Study other industries, communities, and disciplines. Learn something new every day. Take what’s useful, set aside what isn’t (for now), and I’ll see you next time.
1. (Above) MinuteEarth discusses the biggest organism on the planet. I don’t know how yet, but I have a feeling that knowing about the Pando quaking aspen is going to help me one day.
2. Some Thoughts on Startup Crowdfunding. (Chris Dixon’s blog)
3. Russian photographer Sergey Larenkov’s project that merges past and present. (My Modern Met)
4. “However, at some point the United States military—like the rest of the country—fell in love with data. Lots of data. Data in the form of numbers: munitions expended, body counts, percentage of the country with electricity, poll numbers, number of dollars spent on development projects, etc. The U.S. military loves the word ‘metrics.’ Metrics, of course, allow us to measure things and we believe that anything can be measured. So now the military gathers a whole slew of data that it can use to measure things so we can understand what is going on. The problem is, we still don’t understand what is going on.” (War on the Rocks)
5. An article about a fascinating new news organization called Retro Report, which picks up the story “after everyone has moved on, connecting the dots from yesterday to today, correcting the record and providing a permanent living library where viewers can gain new insight into the events that shaped their lives.” (blog of the Long Now Foundation)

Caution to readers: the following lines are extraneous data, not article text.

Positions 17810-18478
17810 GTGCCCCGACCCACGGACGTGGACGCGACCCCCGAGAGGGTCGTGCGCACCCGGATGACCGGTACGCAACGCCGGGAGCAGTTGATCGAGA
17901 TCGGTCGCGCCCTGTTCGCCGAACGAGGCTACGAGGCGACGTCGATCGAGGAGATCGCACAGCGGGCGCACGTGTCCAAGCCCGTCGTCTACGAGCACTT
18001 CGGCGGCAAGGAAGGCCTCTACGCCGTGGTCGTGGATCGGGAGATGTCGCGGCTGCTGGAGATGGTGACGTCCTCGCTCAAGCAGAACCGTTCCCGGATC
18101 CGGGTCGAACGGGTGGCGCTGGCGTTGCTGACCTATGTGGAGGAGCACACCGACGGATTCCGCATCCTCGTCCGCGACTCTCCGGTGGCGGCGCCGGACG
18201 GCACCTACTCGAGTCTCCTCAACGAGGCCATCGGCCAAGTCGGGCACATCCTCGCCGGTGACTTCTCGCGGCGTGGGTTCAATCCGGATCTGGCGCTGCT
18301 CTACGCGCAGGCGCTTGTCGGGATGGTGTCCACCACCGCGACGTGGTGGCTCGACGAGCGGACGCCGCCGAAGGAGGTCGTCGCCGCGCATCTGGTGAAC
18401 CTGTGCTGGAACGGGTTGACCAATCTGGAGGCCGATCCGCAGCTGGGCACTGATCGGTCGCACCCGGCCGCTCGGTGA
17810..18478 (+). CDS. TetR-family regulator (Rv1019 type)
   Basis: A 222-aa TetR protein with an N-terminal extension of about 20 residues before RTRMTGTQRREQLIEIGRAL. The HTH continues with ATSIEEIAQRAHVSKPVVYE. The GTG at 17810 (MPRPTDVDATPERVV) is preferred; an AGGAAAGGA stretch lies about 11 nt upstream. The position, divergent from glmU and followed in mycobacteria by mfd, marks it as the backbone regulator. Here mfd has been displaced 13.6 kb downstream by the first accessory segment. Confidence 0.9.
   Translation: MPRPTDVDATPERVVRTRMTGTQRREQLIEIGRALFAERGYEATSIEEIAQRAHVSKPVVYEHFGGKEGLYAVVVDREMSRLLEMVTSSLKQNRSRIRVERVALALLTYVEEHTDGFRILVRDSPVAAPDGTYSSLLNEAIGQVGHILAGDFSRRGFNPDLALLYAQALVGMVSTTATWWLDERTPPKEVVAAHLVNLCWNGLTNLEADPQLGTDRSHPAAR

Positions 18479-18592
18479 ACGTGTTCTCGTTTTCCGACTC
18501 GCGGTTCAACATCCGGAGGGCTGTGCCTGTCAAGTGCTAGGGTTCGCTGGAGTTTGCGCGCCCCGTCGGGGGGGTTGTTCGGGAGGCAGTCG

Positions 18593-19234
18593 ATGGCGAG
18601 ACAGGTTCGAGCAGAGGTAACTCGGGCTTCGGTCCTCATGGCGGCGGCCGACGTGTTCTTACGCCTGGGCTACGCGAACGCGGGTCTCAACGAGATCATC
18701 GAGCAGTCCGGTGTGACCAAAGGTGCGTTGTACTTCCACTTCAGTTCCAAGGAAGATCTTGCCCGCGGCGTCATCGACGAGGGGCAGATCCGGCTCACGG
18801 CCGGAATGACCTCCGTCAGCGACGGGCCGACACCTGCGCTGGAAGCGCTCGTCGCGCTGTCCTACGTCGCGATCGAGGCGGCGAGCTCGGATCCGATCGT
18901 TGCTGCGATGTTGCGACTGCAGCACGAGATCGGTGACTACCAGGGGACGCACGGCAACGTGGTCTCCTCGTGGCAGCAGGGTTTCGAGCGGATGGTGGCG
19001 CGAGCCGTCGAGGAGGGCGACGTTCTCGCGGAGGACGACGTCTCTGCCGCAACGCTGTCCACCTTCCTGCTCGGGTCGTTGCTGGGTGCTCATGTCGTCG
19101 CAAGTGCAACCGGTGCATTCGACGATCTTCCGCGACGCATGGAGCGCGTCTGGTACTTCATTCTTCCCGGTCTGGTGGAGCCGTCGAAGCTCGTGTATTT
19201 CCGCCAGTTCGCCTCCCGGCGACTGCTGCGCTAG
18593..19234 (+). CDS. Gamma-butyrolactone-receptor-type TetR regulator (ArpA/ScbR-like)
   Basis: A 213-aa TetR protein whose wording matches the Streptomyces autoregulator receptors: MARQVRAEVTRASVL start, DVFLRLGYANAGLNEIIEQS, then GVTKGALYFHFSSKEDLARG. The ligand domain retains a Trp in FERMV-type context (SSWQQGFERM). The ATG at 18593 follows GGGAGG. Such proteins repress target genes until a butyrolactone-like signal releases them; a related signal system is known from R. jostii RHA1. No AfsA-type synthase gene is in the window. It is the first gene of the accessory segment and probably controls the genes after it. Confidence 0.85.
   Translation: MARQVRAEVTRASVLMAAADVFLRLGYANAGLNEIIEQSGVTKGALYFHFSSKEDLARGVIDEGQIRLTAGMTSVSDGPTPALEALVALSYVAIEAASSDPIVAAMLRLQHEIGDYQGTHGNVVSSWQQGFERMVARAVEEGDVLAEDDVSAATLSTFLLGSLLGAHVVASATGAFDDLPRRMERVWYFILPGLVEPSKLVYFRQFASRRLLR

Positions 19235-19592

6. The three kinds of complexity that complicate forecasting: detail complexity (many variables), dynamic complexity (causality is subtle and effects are apparent only over time), and inter-domain complexity (we overspecialize and have trouble bringing in knowledge from other fields). As Roger Martin, Dean of the School of Management at the University of Toronto notes, the third kind is completely self-imposed. (Harvard Business Review)
8. Architect Greg Lynn on the influence of computers on his field. “We would hear it over and over again, that there was a loss of authorship and control to consultants. You started to get these segregations of skill sets where some people became digital specialists and the architects were the generalists. The architects were struggling to not have that segregation happen. Chuck [Hoberman] was the most extreme. He refused to have some specialist do that stuff; he just learned programming himself.” (Metropolis)
9. I went to bed late last night (and so The Share is late to you this morning) because I couldn’t stop watching YouTube videos of Tommy Edison, who has been blind since birth and answers questions from sighted people about what it’s like to be blind. He offers a humorous and often insightful perspective on questions like: If I could see, would I want to? | What are the best things about being blind? | How do blind people cross the street alone? | How do blind people write braile? | Why does nature scare me? | Do you have any questions for sighted people?